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Image from page 597 of “The Wheel and cycling trade review” (1888)
Image by Internet Archive Book Images
Title: The Wheel and cycling trade review
Year: 1888 (1880s)
Subjects: Cycling Bicycles Cyclists
Publisher: New York : Wheel and Cycling Trade Review
Contributing Library: Smithsonian Libraries
Digitizing Sponsor: Smithsonian Libraries
Click here to view book online to see this illustration in context in a browseable online version of this book.
Text Appearing Before Image:
c-tion, and in a short time the standard gaugeswill be universal. FOWLERS TO THE FRONT. Among the makers now showing their newmodels is the Fowler Cycle ManufacturingCompany, Chicago. The models being exhib-ited are the diamond drop frame, in both thetruss and straight bar patterns, here illus-trated. The truss is the same as has beenused heretofore, except that it is much hand-somer. The straight frame is the same in allrespects, except that the truss is omitted. Thedrop frame models are the same in construc-tion, and are so made that a gear case maybe fitted if desired. The mud guard fasteningswill be appreciated by those having had ex-perience in that line. The hubs are of specialFowler design, and dustproof. The cones areon the inside, and screwed on the axle upagainst the shoulder, the cups being screwedinto the hub. In making the adjustment it isnot necessary to disturb the axle nuts. Theadjusting cup has a small flange extending be-yond the hub, and this is screwed in or out as
Text Appearing After Image:
the occasion demands, and the locking effect-ed by a jam nut working on the outside of thethe hub and shoulder. All bearings have ballretainers. The oiling devices are very neat;the cups project but very slightly beyondthe surface of the hubs, and hanger, and theoil passes through these cups into a tubs whichcarries the oil directly to the balls. The archcrown is a feature of the new wheel. It is oftubular construction. A piece of tube isdrawn oval, and is then bent to the requiredshape, after which it is drilled at the top anda machine steel bushing shaped to fit the in-
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Sharing Ideas at Convert Capitol Avenue Week in Downtown Lansing – Day 2 Photo by Michigan Municipal League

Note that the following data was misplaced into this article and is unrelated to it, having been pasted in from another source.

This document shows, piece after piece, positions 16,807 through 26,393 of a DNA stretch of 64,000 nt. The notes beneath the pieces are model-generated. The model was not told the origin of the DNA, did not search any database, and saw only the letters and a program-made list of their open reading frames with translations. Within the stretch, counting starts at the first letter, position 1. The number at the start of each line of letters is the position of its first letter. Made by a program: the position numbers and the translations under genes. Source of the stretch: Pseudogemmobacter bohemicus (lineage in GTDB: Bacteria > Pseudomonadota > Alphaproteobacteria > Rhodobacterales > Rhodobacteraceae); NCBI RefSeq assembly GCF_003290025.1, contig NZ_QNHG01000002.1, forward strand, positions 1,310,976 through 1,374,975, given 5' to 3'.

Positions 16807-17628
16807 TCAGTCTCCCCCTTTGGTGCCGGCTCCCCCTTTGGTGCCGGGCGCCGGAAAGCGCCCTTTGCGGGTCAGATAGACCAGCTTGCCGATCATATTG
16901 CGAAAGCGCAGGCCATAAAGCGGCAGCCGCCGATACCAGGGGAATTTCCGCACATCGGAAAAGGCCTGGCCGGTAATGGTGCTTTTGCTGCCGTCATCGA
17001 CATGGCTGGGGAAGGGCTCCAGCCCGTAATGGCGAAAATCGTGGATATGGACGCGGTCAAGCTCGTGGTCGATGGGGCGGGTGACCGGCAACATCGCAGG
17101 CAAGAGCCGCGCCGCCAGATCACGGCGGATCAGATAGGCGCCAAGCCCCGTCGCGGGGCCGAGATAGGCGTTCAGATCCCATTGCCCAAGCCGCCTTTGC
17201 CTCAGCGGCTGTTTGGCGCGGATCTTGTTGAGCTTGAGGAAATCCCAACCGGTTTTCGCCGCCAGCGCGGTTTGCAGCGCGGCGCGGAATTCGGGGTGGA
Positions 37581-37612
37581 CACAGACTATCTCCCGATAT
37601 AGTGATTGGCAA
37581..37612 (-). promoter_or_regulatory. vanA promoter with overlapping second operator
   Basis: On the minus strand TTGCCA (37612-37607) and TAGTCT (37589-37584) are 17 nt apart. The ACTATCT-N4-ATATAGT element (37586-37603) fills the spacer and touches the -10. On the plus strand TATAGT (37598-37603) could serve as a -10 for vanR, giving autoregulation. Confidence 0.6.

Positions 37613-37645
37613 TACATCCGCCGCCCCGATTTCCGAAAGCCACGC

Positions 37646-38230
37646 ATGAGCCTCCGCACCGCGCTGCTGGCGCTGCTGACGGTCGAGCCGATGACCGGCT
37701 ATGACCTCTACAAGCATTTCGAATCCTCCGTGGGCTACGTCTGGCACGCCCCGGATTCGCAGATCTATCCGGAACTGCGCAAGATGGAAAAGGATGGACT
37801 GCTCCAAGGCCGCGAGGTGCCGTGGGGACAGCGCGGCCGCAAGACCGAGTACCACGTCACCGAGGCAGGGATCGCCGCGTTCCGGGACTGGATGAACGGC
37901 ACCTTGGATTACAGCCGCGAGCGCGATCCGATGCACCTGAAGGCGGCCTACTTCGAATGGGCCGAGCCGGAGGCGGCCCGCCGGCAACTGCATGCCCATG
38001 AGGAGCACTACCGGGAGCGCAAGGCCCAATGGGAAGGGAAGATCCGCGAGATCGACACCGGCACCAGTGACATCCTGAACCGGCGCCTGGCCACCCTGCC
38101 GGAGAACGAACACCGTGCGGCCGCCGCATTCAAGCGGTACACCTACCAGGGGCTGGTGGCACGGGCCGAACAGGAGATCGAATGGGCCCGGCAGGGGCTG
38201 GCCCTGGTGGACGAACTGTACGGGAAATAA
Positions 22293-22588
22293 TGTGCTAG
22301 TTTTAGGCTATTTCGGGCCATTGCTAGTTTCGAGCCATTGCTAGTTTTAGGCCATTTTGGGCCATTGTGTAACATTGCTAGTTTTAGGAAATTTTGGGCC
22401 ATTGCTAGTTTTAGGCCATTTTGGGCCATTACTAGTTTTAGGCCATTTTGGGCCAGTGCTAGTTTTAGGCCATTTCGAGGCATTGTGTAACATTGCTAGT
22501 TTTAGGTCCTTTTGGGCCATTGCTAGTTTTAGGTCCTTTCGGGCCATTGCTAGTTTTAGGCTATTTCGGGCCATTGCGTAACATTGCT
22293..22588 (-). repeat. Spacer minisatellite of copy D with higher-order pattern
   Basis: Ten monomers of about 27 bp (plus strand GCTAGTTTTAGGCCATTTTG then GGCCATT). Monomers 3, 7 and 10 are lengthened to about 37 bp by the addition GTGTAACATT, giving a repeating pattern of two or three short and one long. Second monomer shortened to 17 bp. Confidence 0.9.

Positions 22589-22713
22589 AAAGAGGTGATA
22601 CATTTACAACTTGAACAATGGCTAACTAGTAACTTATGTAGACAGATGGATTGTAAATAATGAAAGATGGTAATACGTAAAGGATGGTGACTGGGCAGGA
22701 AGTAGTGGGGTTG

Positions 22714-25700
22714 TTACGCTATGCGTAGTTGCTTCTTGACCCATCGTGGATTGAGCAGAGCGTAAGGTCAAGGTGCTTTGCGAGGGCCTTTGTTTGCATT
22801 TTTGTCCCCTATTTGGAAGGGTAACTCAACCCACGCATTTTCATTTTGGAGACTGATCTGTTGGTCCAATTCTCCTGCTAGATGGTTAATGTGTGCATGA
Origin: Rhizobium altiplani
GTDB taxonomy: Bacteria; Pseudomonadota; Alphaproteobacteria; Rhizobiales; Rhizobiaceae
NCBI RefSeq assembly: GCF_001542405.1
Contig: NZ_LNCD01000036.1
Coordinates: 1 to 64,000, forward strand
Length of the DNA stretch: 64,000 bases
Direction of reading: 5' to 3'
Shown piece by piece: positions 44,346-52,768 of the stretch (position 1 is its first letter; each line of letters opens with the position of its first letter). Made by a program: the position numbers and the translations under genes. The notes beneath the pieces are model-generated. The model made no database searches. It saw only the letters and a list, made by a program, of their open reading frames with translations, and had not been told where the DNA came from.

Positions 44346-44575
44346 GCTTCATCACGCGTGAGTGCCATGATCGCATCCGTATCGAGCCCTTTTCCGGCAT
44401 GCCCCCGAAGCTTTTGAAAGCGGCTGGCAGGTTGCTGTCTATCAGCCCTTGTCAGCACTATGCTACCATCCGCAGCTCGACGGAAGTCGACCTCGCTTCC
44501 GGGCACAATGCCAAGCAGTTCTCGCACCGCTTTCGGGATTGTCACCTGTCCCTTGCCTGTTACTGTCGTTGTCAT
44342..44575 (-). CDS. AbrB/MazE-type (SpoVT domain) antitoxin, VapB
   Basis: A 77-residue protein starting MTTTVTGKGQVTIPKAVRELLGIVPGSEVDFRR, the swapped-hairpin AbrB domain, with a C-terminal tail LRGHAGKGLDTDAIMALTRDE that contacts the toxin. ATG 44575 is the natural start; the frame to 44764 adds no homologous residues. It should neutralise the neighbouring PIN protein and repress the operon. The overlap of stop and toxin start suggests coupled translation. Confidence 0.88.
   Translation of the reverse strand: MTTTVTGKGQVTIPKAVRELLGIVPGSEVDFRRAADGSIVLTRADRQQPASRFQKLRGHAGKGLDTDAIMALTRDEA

Image by Michigan Municipal League (MML)
Capitol Avenue in downtown Lansing traverses some of the most important buildings in Michigan, including the state’s Capitol, Lansing City Hall and sky rises containing offices of state legislators.
It’s often the location of marches, parades and rallies. Despite all that, the one-way, six-lane-wide Capitol Avenue is clearly for cars, not people. However, a group of placemaking-focused individuals, led by the Michigan Municipal League, is hoping to change that.
The League, in partnership with the City of Lansing and Downtown Lansing, Inc., is organizing “Convert Capitol Avenue Week”—a series of activities and events July 27-31 to show how a lively, interactive, people-focused street can happen on Capitol Avenue.
“We’ve been studying Capitol Avenue for a while for its potential as a valuable public space in downtown,” said Samantha Harkins, President of the Michigan Municipal League Foundation. “This Convert Capitol Avenue Week is to help get the conversation started about how Capitol Avenue can become the heart of downtown Lansing’s public space.”
Lansing Mayor Virg Bernero said the city has made tremendous improvements to Washington Square’s business district to make it more attractive and pedestrian-friendly, and it makes sense to also focus on Capitol Avenue as one of the city’s premiere public spaces.
“The Michigan Capitol Building is a great anchor institution, and people often drive by without a glance because the road is designed to move traffic quickly through the area rather than accommodating walking, biking and expanded public use of the surrounding spaces,” Bernero said. “It can feel intimidating for people to cross Capitol Avenue from City Hall to the Capitol, and I believe we’re missing an opportunity to capitalize on this area. Convert Capitol Avenue Week will help people see the tremendous possibilities for making this key part of our community a more accessible and welcoming public gathering spot.”
Harkins said the League is taking the lead on this street project because of its potential, its high visibility to state lawmakers and decision makers, and the fact that the League’s Lansing office is located along Capitol Avenue in the Christman Building at 208 N. Capitol. Making Capitol Avenue more pedestrian and community friendly also is in line with the League’s long-time focus to create places that people love.